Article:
Furthermore, there are small details in the art and writing that capture each scene; down to an obvious accent that really adds to a character. Matt and Sharlene Kindt have created something special here!
Star Trek: Manifest Destiny#1
By: Mike Johnson, Ryan Parrott, Angel Hernandez
Star Trek Manifest Destiny #1 fits right in with the “JJ ‘verse” (for non-Trekkies that’s what the new timeline that JJ Abrams has created with his two films). From the accurate-yet-comic-feel of the art to the perfect style of dialogue, this book just FEELS like JJ Trek. You can’t help but hear the actors voices as you read through each panel. As for the story itself, Trek fans were clamoring for more Klingons from this new timeline and this series looks to deliver — starting with a Klingon invasion and the setup of a new Klingon villain. This book is a great way to start celebrating Star Trek’s 50th Anniversary this year AND get ready for Star Trek Beyond this summer. Qapla’!
By: Jeff Lemire, Ken Lashley, Humberto Ramos
We left off on the last issue off Extraordinary X-men with the newly formed X-men team being confronted by the new horsemen of Apocalypse, fronted by a broke down Colossus. In the midst of this, the younger team of X-men are sent to the future, were the new lord Apocalypse has bent the world to his will.
In this new issue of Extraordinary X-men, you get to see what happens with the young team when they’re sent to this new, dystopian future to face the horrors that lay before them at the hand of its new ruler. Will Piotr be able to help them get safely back to their time and save the earth from this new future? Will they all make it back in one piece–or even the same? How will the Storm-led team deal with one of their loved ones being used as a hand of doom? “Mutantkind ends here: so says the lord Apocalypse.” Or does it? Find out in Extraordinary X-men #9.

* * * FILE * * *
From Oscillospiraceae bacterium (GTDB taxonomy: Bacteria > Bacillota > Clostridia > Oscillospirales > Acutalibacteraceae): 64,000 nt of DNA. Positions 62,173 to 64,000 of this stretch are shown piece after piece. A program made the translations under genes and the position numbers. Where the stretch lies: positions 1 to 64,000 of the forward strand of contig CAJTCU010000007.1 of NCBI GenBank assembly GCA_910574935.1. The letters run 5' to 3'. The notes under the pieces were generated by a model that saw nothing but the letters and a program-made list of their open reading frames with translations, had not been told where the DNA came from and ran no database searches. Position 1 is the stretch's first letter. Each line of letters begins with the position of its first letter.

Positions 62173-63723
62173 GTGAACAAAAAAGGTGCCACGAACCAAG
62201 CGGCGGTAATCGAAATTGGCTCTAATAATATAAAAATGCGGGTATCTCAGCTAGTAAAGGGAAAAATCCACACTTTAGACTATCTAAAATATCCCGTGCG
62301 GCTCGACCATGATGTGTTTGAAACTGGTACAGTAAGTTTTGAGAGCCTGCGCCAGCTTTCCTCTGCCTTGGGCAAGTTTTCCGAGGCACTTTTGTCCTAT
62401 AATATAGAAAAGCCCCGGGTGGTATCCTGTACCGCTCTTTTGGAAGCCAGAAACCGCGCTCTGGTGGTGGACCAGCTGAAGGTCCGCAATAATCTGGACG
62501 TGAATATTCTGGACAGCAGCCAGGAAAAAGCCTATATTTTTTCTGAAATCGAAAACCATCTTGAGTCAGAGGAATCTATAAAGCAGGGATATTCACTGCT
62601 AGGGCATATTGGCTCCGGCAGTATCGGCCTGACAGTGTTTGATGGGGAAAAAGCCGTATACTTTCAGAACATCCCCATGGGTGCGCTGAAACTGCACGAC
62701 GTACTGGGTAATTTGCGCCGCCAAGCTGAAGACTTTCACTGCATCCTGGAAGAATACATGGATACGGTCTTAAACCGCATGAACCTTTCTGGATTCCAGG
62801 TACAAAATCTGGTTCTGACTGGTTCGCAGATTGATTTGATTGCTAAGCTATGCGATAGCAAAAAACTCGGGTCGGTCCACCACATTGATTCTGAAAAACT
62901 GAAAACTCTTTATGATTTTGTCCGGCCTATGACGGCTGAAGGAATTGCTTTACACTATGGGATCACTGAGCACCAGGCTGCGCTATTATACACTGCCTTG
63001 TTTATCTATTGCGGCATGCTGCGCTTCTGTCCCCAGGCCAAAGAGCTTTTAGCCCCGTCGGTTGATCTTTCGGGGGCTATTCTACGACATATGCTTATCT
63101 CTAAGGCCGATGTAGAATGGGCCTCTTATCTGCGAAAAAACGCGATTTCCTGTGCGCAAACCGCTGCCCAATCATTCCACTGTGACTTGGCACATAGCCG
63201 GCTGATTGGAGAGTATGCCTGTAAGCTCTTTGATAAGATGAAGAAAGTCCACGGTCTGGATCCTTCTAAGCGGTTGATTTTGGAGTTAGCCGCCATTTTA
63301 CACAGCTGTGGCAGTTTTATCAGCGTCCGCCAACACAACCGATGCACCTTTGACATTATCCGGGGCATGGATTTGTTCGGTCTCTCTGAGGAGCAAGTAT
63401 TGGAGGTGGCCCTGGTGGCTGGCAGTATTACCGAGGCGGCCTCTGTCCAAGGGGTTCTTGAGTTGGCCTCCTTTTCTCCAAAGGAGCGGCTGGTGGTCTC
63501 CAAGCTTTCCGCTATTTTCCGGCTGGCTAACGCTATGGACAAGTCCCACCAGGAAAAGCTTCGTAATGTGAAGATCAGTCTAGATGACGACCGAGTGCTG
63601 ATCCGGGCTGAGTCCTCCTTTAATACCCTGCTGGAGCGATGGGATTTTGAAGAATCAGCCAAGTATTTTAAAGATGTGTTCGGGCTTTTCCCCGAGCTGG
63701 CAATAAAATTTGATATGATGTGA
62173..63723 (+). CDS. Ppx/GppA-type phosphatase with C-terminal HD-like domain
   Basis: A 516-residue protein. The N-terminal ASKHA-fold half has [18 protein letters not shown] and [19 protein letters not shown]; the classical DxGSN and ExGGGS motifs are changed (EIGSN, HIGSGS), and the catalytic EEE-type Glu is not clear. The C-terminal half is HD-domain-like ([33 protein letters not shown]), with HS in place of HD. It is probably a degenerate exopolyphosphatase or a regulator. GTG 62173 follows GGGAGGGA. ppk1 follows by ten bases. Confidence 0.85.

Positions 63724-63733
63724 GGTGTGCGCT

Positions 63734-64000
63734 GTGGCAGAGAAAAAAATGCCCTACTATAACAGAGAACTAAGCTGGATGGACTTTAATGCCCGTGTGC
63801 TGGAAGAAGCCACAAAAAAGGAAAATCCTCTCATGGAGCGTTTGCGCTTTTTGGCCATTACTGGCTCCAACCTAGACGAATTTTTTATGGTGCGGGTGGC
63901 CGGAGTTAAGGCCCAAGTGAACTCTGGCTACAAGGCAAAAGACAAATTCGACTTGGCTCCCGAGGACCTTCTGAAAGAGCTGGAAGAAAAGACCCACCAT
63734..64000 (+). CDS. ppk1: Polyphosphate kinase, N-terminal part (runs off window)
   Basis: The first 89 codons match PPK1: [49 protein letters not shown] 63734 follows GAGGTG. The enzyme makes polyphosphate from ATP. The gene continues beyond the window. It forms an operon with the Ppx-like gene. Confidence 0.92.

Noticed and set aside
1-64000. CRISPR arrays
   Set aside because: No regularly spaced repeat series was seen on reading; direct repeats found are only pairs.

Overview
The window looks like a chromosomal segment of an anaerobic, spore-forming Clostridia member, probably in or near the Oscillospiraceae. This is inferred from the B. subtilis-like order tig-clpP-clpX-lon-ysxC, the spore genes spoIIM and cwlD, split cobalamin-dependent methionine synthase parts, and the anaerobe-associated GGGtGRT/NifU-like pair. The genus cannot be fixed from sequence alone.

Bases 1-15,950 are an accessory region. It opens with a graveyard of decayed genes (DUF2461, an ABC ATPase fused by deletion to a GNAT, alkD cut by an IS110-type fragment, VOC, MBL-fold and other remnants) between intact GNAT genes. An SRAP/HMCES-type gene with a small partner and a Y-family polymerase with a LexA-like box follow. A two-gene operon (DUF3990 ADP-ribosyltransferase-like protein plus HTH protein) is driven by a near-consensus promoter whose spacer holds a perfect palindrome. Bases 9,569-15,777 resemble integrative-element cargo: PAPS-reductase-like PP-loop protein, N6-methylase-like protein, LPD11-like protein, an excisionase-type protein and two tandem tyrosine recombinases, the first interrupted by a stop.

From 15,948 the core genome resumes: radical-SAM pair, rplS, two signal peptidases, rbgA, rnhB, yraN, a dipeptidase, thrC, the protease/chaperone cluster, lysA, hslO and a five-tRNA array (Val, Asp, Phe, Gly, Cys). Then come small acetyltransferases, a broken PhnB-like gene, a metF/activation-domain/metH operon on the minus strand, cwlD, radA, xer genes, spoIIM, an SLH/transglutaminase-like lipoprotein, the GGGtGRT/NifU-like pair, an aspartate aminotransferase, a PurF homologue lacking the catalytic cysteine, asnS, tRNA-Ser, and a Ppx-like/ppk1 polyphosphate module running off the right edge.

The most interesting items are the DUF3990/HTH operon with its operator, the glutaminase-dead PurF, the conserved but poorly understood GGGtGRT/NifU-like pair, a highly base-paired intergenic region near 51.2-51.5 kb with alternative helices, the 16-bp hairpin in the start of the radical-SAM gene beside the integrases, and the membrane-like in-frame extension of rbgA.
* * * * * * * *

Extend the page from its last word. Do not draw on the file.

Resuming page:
Jeff Lemire (All New Hawkeye & Descender) showcases his unique ability of bringing real human emotion to the fantastic in this book; he is accompanied by Humberto Ramos’ (Amazing Spider-man) striking artwork.
Divinity II #1
By: Matt Kindt, Trevor Hairsine, Tom Muller
Historically I’ve not read many Valiant titles. I’ve picked up a few books here and there. Nothing really drew me into the universe that Valiant Comics has to offer — Until I read Divinity II. And that’s kinda the funny part; this is the second part of the Divinity story. So really, I should be blind as a bat and have no clue as to what is transpiring in this comic. But because Valiant has done a fantastic job of telling new readers about what came before (nestled within the second page prior to the story that takes place in this first issue) I had no problem at all following the characters Matt Kindt writes about in Divinity II, issue #1.
Within 24 pages I immediately cared about all of the characters. I was completely engaged with the back story about the main character, Myshka. From becoming one of Russia’s first cosmonauts, to traveling to the farthest reaches of the known (Valiant) universe, we learn about Myshka’s childhood and upbringing. Learn about what she’s had to endure from the other test subjects in Russia’s space program and we begin to understand what makes up the fiber of Myshka’s being and why Myshka is able to possibly become…something more. The art by Trevor Hairsine is lovely, dark and at times haunting (inker Ryan Winn & colorist David Baron have a lot to offer with the amazing atmosphere of this book also).
As Myshka is pushed to the edges of human capability, it’s clear that Trevor and Matt, et. al, care very much about what happens to Myshka and how their story is interpreted by you, the reader.
If you’ve ever wanted to dive into a Valiant Comic but didn’t know where to begin, I think this would be a great place for you to start with Divinity II #1. I’m definitely in this one for the long haul.